Vaccine passport technology has become an intrinsic part of society over the past year, as governments across the globe search for solutions that help protect citizens from the pandemic. This new familiarity could soon lead to digital IDs becoming an accepted method of verification, according to a research of over 12,000 consumers, including more than 2,000 in the UK, from Okta and Statista.
Most are comfortable with digital IDs as a method of verification
76% of Brits would be comfortable having some of their data incorporated into a digital ID, because they sound easy to use (57%), all their information would be in one place (37%), and they’re more difficult to lose than physical IDs (35%). 29% also feel their personal data would be sufficiently protected.
However, 24% do not want a digital ID, because they worry that their data wouldn’t be secure (58%), and that businesses would not use it in the right way (59%).
“Digital ID schemes and programmes are underway in countries like Estonia, Australia, Canada and New Zealand, while the UK is currently in the early phases of exploring its own digital identity project,” comments Ben King, CSO EMEA at Okta.
“Governments and organizations have a key role to play in demonstrating the privacy and safety of these kinds of initiatives in order to win over the public. Trust is key here. If one data mishap were to occur, public trust would be lost, and the whole system could come crumbling down.”
51% of Brits support government-led vaccine passport technology, with only 16% opposing it. This comes following wide adoption of the NHS COVID-19 App in the UK, with vaccine passports required for some venues and events.
“Familiarity with vaccine passport tech is laying the foundations for digital IDs, without many people even realising,” adds King. “The world has gradually been moving towards innovative digital technology across all areas of society, and the pandemic accelerated changes that were already underway. Digital IDs are a natural evolution for future verification. But the technology needs to be finetuned before it hits the mainstream.”
Public vs private sector: Whose responsibility is it?
While 46% of UK consumers feel it is the responsibility of their government or a public institution to protect their data, 50% feel that the organizations that collect their data are liable instead. In contrast, most other countries in Europe feel it is more the responsibility of their government to protect their data than private companies, particularly Sweden (62%), Spain (61%), France (55%) and the Netherlands (51%).
This comes amid a backdrop of new regulations coming into play to better protect citizens online, such as the UK’s Online Safety Bill, a proposal introduced by the government to require technology companies to protect their users’ rights to freedom of expression and privacy.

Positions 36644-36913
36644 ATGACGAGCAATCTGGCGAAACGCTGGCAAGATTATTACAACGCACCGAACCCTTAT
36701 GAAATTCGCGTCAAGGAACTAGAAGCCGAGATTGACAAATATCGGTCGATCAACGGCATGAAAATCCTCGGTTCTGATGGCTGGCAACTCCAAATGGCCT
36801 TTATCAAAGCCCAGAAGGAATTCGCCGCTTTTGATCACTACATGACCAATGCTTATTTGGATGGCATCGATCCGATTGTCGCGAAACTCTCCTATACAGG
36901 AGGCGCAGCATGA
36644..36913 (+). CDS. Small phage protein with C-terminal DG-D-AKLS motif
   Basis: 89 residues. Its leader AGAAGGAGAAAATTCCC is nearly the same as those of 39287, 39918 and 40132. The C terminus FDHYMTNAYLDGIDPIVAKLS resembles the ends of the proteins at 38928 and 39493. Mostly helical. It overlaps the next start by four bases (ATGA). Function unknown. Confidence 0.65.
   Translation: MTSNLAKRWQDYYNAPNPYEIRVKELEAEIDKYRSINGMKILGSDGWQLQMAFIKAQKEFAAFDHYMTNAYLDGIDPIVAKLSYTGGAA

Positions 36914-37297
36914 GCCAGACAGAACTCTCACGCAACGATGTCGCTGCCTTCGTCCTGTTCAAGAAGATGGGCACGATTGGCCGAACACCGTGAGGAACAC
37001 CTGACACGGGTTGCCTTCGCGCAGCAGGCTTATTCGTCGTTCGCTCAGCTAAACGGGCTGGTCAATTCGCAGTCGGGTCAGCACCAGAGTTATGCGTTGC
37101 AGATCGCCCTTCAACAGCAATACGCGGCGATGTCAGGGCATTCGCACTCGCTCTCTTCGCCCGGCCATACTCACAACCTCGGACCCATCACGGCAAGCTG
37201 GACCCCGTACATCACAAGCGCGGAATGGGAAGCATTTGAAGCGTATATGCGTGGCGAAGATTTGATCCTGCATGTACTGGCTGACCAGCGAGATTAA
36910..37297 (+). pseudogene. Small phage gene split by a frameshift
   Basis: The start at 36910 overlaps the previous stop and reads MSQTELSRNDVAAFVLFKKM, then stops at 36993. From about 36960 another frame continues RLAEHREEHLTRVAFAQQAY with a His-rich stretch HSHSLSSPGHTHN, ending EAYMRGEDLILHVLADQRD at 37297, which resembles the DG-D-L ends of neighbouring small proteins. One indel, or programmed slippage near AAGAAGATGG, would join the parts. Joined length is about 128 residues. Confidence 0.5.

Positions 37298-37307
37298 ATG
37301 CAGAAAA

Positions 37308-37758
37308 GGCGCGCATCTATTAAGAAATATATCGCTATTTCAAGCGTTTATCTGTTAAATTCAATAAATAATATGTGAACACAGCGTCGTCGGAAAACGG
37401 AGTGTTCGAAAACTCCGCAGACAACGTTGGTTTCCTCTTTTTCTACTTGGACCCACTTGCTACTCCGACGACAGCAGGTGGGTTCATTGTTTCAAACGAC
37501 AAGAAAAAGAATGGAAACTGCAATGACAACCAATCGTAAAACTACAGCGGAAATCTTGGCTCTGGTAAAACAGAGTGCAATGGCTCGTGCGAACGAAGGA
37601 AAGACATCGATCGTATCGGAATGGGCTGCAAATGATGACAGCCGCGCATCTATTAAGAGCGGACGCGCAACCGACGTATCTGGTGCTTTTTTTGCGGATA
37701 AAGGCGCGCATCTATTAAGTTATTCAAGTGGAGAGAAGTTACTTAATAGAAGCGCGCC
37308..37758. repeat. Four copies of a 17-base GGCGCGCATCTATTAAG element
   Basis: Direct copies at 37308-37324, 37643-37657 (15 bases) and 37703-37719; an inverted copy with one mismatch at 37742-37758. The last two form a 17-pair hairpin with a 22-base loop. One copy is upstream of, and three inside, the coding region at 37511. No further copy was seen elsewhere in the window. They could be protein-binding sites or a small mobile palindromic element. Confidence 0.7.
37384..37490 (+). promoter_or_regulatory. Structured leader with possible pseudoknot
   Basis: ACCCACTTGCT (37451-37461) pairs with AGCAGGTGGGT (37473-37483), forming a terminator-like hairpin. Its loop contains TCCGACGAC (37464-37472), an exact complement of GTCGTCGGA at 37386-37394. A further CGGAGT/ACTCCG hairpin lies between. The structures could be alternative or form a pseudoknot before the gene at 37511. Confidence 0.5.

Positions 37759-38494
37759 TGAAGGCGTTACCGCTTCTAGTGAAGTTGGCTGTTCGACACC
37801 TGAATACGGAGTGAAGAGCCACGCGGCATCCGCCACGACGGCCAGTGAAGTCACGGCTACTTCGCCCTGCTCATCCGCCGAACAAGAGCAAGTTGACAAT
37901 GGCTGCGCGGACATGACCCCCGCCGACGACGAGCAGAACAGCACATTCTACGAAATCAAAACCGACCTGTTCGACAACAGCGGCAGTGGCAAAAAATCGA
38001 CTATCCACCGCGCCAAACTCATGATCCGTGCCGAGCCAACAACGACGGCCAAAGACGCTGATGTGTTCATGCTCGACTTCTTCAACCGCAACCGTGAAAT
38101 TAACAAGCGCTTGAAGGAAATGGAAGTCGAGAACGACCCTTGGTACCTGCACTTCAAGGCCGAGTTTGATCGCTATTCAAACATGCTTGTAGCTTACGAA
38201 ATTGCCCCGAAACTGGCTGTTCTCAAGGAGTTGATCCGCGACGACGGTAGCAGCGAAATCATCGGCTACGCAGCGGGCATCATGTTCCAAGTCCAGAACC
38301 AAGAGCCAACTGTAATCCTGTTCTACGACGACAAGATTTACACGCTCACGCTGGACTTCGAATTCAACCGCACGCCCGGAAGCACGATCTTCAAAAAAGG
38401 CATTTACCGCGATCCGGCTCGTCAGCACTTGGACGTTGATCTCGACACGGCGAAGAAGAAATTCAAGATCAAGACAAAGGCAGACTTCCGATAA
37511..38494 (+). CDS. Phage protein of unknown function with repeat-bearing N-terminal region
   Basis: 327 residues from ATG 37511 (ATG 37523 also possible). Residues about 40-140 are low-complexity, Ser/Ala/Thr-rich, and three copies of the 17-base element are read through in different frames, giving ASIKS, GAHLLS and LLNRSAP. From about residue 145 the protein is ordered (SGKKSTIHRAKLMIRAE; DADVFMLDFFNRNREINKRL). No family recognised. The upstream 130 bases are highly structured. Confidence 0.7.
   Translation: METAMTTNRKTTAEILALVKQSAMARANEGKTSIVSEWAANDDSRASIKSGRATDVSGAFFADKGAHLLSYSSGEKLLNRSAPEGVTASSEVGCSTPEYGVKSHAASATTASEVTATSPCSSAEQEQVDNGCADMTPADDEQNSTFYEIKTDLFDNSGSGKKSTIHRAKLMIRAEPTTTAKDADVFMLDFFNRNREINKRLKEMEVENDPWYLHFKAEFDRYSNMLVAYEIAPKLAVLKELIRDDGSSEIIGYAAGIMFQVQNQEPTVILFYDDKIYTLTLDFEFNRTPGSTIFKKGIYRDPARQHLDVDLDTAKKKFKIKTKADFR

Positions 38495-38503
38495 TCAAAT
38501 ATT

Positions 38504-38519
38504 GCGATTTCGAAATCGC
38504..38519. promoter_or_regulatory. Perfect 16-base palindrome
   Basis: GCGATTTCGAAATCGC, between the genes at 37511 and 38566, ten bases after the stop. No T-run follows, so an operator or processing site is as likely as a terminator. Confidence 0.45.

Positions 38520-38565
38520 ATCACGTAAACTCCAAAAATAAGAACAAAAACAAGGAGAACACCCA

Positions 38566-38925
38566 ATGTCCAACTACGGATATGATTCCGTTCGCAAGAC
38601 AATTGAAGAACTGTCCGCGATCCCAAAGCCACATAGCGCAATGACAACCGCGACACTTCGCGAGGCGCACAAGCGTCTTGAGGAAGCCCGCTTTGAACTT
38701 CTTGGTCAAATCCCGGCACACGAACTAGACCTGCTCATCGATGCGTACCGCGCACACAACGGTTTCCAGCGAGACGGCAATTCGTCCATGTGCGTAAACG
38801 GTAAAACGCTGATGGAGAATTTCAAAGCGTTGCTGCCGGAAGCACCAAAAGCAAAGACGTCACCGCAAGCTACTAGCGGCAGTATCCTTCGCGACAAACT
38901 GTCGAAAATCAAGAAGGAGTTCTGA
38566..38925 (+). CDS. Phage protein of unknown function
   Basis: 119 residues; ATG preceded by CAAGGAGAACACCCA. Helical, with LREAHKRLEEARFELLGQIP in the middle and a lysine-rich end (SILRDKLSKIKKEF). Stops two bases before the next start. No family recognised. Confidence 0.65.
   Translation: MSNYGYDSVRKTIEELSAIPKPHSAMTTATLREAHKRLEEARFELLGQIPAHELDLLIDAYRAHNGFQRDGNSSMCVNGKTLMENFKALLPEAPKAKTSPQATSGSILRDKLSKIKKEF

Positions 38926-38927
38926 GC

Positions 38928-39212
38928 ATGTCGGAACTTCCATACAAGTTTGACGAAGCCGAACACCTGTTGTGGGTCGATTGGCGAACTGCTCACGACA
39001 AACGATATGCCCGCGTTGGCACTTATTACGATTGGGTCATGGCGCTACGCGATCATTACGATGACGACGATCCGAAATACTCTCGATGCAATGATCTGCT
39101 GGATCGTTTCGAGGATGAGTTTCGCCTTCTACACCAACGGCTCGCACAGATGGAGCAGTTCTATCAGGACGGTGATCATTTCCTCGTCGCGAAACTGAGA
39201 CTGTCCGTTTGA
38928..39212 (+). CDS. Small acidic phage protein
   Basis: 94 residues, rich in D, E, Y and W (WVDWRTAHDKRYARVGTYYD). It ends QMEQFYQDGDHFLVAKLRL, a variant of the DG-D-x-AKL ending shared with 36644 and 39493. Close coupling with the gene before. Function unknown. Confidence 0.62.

60% of Brits support GDPR, primarily because they feel that governments, states and institutions should be responsible for data privacy initiatives (71%). Many also feel like their data is better protected with GDPR (38%), and that they have more control over it (34%).
“GDPR – now the UK’s Data Protection Act – has increased public awareness of personal data, and the importance of protecting it,” says King. “The Online Safety Bill is a good example of how the public and private sector are both playing a role in protecting consumer data, with the government drawing up the proposal, and organizations making the necessary arrangements to adhere to the regulations. More visibility of how governments and private companies are taking these steps will help to better nurture consumer trust. Technology like customer identity and access management (CIAM) would allow individuals to control what organizations know about them and how their data is used, whilst ensuring it is kept in one safe, secure place.”
UK split on trust towards government digital services
Brits show a fairly even split towards trusting (33%) and distrusting (34%) the government’s digital services, such as government websites and log-in portals for public sector services.
People trust the government’s digital services because they have never encountered an issue (51%), trust the government to protect their data (46%) and feel they are easy to use (42%). However, if this trust were to be abused, 37% say they would be inclined to change who they vote for politically.
In contrast, Brits that distrust government digital services do so due to data fears (56%), overcomplicated transactions (21%), and previously encountered issues (20%). The most important attributes to consumers when dealing with public sector services include secure log-ins (48%), reliability (40%), and simplicity (38%).